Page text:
In 2004, Democrat Barack Obama's Republican opponent for the U.S. Senate from Illinois was Alan Keyes. Obama for sure won the race against Keyes, and Obama is leading the Democratic nomination for president. Keyes is a Christian Right recurrent candidate for state and national office; and was a diplomat in the Reagan administration. Keyes (also black) was considering running for president as the candidate of the theocratic (the name is a joke) "Constitution Party." If he runs, he will almost certainly get the nomination. When Keyes addressed the Constitution Party national committee meeting in December. Keyes declared that, among other things, the Republican Party is falling apart; that the United States is starting to "collapse" -- and oh yeah, one of the main reasons is the 'Separation of Church and State.' I'd hate to guess what's coming next? (I've got my bags packed). Obama started out criticizing the Religious Right (and I was glad) but the televangelist got on his case and the next week they had to show him in church.

Non-belief is what it is (it can't be broadened.) However, the discussions can be (like this one) that has been much more important than arguing with people who are functioning illiterates who don't believe in evil- ution. If you were talking to me I hope you do pass on the information.

Thanks again Linda, (and Tracie) for all your fascinating, if worrying, news. I'll post extracts on Richard Dawkin's site. Hopefully it will bring the UK/European contributors a little US information from 'the horses mouth' so to speak. We get some news in our newspapers of your political events but perhaps a little 'wishful' with Obama portrayed as an agnostic and Huckabee more or less as you describe without the faith-based clemency details.

I guess from the tone of your post that there is a weary and anxious mood for atheists in the US. You have good reason, by the sounds of it, to be more than anxious about certain possible and likely political futures. I have read/seen enough to understand just how impossible rational or even open discussion must seem with many religious folks. This is worrying because it appears that this election (more than previous ones?) may hinge on differences in faith based positions of the candidates and the separation of church and state. Do you think there are any moral positions on which atheists and the Christian right could agree? Even if there were, I guess it would not be in their interests to find common ground, and very much in their benefit to distance themselves in every way possible. Are there any more liberal churches who may be more amenable to such a search for common ground? It just seems that finding allies, even if we still have fundamental differences of opinion, may be one way of softening the battle lines which otherwise tend to exclude any chance of diplomatic progress. 'Non-belief is what it is (it can't be broadened.)' We are discussing such issues in the atheism part of the RD site right now if that interests you.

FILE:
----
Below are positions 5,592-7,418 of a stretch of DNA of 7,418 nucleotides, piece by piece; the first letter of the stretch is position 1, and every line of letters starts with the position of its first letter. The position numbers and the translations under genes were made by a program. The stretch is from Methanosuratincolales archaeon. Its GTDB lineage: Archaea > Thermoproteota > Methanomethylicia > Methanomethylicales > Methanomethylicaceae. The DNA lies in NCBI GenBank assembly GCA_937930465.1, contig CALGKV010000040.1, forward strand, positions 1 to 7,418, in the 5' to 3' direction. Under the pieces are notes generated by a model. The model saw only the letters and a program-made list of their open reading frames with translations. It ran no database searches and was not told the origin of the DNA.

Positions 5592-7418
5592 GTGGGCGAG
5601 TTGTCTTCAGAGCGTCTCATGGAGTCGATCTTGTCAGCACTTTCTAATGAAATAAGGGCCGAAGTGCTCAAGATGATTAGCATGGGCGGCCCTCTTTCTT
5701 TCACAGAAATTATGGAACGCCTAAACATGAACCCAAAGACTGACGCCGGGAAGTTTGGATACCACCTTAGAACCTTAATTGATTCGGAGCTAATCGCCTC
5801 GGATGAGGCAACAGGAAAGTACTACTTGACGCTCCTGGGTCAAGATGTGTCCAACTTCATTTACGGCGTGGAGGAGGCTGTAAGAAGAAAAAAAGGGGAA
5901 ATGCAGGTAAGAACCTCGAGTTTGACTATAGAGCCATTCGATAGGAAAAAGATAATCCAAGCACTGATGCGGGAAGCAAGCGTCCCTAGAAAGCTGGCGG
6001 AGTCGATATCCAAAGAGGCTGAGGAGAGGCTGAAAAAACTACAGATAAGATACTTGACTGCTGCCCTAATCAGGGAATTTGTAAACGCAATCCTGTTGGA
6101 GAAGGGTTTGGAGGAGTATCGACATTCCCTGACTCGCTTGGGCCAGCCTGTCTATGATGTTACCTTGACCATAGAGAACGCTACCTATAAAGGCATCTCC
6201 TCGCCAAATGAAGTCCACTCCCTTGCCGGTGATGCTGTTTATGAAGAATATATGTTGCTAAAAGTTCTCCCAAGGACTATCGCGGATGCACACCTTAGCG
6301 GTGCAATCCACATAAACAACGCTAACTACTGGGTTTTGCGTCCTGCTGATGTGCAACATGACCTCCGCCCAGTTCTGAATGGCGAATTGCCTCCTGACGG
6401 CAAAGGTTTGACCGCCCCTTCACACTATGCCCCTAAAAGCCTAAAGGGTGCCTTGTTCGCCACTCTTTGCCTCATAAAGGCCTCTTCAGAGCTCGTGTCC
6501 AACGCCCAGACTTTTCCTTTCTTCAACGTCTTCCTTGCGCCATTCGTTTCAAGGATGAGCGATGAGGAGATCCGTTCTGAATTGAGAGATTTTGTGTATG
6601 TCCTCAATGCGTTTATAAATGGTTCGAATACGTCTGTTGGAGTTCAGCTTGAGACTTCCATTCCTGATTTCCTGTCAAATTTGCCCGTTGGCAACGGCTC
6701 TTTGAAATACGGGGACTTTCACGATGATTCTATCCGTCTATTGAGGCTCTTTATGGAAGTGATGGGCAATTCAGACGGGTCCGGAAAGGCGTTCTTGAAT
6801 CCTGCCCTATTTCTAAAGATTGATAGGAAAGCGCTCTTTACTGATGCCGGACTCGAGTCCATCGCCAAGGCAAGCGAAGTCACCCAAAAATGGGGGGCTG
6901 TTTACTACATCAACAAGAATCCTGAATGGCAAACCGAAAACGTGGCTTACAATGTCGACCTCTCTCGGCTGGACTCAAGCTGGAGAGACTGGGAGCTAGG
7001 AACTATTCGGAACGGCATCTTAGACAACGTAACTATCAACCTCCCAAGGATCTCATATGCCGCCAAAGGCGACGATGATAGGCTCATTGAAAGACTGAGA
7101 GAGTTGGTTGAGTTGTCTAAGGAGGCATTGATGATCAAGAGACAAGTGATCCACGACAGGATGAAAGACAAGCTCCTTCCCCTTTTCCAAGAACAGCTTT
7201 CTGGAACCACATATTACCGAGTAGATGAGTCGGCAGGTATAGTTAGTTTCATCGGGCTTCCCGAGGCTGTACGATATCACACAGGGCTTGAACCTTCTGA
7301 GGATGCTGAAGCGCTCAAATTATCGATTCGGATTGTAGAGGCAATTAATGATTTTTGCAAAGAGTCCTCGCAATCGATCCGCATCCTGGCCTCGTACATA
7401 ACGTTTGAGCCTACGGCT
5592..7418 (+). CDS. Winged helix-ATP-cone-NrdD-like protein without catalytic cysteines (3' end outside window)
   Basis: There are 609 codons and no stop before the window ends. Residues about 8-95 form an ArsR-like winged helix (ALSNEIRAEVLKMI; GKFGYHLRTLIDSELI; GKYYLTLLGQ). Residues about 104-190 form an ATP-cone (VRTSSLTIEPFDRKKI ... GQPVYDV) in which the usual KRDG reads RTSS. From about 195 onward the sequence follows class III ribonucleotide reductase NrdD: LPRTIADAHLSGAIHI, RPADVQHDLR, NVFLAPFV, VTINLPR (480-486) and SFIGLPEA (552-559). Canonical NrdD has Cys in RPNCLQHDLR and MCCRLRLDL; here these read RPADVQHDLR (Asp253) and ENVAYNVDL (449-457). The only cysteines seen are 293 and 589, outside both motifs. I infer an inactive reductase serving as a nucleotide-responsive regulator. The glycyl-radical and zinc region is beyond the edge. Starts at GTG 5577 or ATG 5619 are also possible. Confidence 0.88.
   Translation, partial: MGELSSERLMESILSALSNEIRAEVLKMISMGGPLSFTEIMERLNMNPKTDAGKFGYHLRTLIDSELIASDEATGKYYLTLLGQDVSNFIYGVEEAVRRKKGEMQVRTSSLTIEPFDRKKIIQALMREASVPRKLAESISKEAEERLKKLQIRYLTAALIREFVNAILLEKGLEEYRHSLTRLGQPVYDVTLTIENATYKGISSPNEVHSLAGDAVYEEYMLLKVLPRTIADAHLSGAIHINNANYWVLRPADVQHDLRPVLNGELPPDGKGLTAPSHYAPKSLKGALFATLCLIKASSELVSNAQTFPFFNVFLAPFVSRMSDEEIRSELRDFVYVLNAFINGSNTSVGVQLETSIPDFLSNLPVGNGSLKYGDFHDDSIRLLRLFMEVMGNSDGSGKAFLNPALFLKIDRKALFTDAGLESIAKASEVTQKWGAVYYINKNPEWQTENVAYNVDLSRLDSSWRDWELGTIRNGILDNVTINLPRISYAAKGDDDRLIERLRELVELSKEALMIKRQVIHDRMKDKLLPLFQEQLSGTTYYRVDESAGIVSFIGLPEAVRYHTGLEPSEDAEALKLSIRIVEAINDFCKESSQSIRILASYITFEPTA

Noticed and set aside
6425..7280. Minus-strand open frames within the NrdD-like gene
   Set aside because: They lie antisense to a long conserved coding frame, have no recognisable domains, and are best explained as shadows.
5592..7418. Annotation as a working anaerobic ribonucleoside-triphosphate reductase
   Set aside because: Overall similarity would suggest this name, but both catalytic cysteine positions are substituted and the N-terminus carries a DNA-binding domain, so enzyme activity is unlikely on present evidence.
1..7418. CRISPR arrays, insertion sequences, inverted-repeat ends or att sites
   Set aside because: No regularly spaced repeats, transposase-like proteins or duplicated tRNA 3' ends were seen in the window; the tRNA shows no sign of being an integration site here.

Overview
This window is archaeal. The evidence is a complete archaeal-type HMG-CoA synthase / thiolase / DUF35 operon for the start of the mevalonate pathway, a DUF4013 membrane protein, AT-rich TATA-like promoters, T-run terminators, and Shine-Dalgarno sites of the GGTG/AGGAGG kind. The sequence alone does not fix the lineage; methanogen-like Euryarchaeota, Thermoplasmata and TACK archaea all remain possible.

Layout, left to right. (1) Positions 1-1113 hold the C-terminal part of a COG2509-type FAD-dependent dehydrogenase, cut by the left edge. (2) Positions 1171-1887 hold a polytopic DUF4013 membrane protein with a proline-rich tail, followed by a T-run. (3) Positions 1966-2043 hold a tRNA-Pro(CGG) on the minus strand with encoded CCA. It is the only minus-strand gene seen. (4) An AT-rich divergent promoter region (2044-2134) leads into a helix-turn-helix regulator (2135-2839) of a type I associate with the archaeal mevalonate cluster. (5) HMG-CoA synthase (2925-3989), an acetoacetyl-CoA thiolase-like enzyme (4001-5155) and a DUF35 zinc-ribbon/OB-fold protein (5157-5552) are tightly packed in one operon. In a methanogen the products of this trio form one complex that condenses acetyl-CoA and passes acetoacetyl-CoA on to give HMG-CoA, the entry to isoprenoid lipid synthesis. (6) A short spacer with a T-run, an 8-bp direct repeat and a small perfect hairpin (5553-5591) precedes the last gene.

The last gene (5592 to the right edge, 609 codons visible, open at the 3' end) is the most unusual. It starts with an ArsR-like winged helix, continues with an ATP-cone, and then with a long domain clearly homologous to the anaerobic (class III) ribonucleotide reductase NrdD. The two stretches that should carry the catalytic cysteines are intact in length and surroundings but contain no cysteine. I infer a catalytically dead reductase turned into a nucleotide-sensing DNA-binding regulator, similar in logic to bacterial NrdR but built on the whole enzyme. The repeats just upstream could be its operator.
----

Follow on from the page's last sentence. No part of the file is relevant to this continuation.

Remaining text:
Did I say I'd posted it in atheist section? I meant current affairs @

It has long been said that journalism's defining mission is to comfort the afflicted and afflict the comfortable. They used it in the 1960 movie 'Inherit the Wind,' the newspaper editor "It is the duty of a newspaper to comfort the afflicted and afflict the comfortable." Can you believe how far we have plummeted? Don't tell them anything that might offend a simpering idiots. Gah-lee - They even write incoherently for these twits. However, when the public (student at Kerry speech) tries to get them to answer an awkward question they get tasered and thrown out.